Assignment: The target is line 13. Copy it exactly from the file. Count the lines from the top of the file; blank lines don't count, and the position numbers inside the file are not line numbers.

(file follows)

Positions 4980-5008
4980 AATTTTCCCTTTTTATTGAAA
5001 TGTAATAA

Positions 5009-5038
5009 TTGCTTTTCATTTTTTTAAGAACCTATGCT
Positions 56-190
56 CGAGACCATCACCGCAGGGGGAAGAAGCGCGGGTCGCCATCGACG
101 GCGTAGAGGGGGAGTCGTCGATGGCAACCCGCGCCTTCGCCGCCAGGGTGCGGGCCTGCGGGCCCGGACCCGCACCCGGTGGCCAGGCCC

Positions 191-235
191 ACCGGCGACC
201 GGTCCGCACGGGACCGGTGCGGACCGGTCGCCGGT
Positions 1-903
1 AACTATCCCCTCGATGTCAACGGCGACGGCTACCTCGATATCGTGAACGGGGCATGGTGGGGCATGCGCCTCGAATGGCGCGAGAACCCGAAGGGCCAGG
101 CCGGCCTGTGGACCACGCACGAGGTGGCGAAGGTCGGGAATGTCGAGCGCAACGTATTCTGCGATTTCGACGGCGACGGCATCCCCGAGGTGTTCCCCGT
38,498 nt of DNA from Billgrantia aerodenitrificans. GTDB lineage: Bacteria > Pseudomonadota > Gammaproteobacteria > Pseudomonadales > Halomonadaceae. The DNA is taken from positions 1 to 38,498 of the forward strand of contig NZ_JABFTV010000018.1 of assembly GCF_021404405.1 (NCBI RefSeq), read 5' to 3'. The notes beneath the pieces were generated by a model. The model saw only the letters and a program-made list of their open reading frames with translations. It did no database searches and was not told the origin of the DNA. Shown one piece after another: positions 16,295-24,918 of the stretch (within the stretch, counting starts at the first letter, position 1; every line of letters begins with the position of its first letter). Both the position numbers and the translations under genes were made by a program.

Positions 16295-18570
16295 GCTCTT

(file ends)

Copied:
1 AACTATCCCCTCGATGTCAACGGCGACGGCTACCTCGATATCGTGAACGGGGCATGGTGGGGCATGCGCCTCGAATGGCGCGAGAACCCGAAGGGCCAGG